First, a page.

Drag nodes from the palette and arrange them on the blank canvas.

  6. Provide information for each node, and connect nodes.

    For information about all available nodes, refer to Nodes for journeys.

  7. To test the journey, copy the Preview URL, and paste the URL into a browser using Incognito mode.

  8. When you’re satisfied with your journey, click Save.

Deactivate journeys

Deactivate a journey to prevent end users using it to authenticate. If you deactivate it, you can reactivate it at any time.

For example, if you are building a new journey in your development environment and you need to run a promotion, you can deactivate the journey prior to the promotion so that there’s no risk of the journey being discovered and used by end users in your upper environments and potentially allowing insecure access. You can activate the journey in your development environment again after a promotion.

Ping Identity recommends you deactivate any default journeys not in use. Refer to Deactivate unused or insecure journeys.

  1. In the Advanced Identity Cloud admin UI, go to Journeys to view the existing journeys list.

  2. Find the journey.

  3. Click its More () menu:

    • To deactivate the journey, choose Deactivate, then in the Deactivate Journey dialog, click Deactivate.

    • To activate the journey, choose Activate.

You can also deactivate and activate a journey using the More () menu in the journey editor.

Duplicate journeys

Duplicate a journey to preserve a template for future use. For example, if you are testing a journey, start with a duplicate. Give the duplicate journey a unique name.

Create a duplicate journey in the following ways:

  • Click Journeys to view the existing journeys list. Find the template name. Then, click its More () menu, and choose Duplicate.

  • In the Journey editor, click More (), and choose Duplicate.

Export journeys

You can export journeys, including all dependencies like nodes, inner journeys, and scripts of any type apart from library scripts.

Use this feature to export journeys from one environment, such as a development environment, to another.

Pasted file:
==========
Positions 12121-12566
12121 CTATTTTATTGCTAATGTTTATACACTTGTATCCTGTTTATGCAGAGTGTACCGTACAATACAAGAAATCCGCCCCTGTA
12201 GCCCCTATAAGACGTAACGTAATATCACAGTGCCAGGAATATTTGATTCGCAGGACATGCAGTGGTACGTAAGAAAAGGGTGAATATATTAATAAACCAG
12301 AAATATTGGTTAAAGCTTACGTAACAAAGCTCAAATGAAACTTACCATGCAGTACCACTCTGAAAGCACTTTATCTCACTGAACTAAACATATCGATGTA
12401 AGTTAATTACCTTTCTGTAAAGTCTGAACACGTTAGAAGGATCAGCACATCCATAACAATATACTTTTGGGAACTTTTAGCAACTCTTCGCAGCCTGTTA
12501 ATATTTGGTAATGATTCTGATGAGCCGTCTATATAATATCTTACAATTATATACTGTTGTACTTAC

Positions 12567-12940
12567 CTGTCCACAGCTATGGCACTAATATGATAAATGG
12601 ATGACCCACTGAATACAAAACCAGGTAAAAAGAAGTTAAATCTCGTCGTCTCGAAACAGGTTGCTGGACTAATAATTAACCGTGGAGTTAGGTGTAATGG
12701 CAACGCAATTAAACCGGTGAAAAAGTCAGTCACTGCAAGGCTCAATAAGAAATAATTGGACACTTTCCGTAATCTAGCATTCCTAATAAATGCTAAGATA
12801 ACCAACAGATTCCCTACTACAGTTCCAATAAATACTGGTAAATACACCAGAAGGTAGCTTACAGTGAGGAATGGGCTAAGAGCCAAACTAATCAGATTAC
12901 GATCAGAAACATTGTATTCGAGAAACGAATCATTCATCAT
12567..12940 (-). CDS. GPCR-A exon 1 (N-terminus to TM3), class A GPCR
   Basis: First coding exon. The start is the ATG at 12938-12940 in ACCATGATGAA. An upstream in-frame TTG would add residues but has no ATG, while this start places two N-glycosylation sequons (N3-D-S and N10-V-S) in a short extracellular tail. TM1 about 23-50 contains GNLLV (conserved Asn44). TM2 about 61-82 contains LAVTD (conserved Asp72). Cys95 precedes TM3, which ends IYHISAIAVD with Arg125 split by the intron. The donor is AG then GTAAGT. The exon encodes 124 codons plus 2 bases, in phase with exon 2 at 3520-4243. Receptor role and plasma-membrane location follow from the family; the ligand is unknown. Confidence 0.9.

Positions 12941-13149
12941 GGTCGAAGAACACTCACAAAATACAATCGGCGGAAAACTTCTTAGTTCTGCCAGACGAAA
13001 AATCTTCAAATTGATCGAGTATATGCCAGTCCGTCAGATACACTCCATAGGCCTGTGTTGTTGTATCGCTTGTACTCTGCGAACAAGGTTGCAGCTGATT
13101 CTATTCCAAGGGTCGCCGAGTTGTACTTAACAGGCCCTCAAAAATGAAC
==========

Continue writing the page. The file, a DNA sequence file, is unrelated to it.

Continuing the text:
1. In the Advanced Identity Cloud admin UI, go to Journeys.

  2. Check the checkbox beside one more journeys.

  3. Click Export.

  4. View the information on the Export Journeys page.

  5. Click Export.

Import journeys

You can import journeys, including all dependencies such as nodes, inner journeys, and scripts, and scripts of any type apart from library scripts.

Use this feature to import a journey from one environment, such as a development environment, to another.

  1. In the Advanced Identity Cloud admin UI, go to Journeys, and click Import.

  2. Download or skip back up:

    • Download a backup of your existing journeys so that you can restore them in case of error or unexpected behavior during or after import:

      1. To view the backup summary, click Show backup summary.

      2. Click Download Backup.

    • Skip the download:

      1. Click Skip Backup.

      2. In the dialog box, click Skip Backup again.

  3. Configure the import:

    1. On the Import Journeys page, browse to and select a JSON file that contains the journey’s configurations to import.

    2. Select the identity object that the journey authenticates.

    3. In the Conflict Resolution section, choose how the system resolves import conflicts:

      • Overwrite all conflicts (default)

      • Manually pick conflict resolution

    4. Click Next.

    5. Review the information on the Import Summary page.

    6. Click Start Import.

    7. On the Import Complete page, click Done.

Debug Advanced Identity Cloud end-user journeys

You can debug end-user journeys in your PingOne Advanced Identity Cloud development environment as you create them. By setting a journey to debug mode, you can view information stored in shared, transient, and secure state, as you navigate the journey. This lets you confirm that information is being passed correctly from node to node in the journey.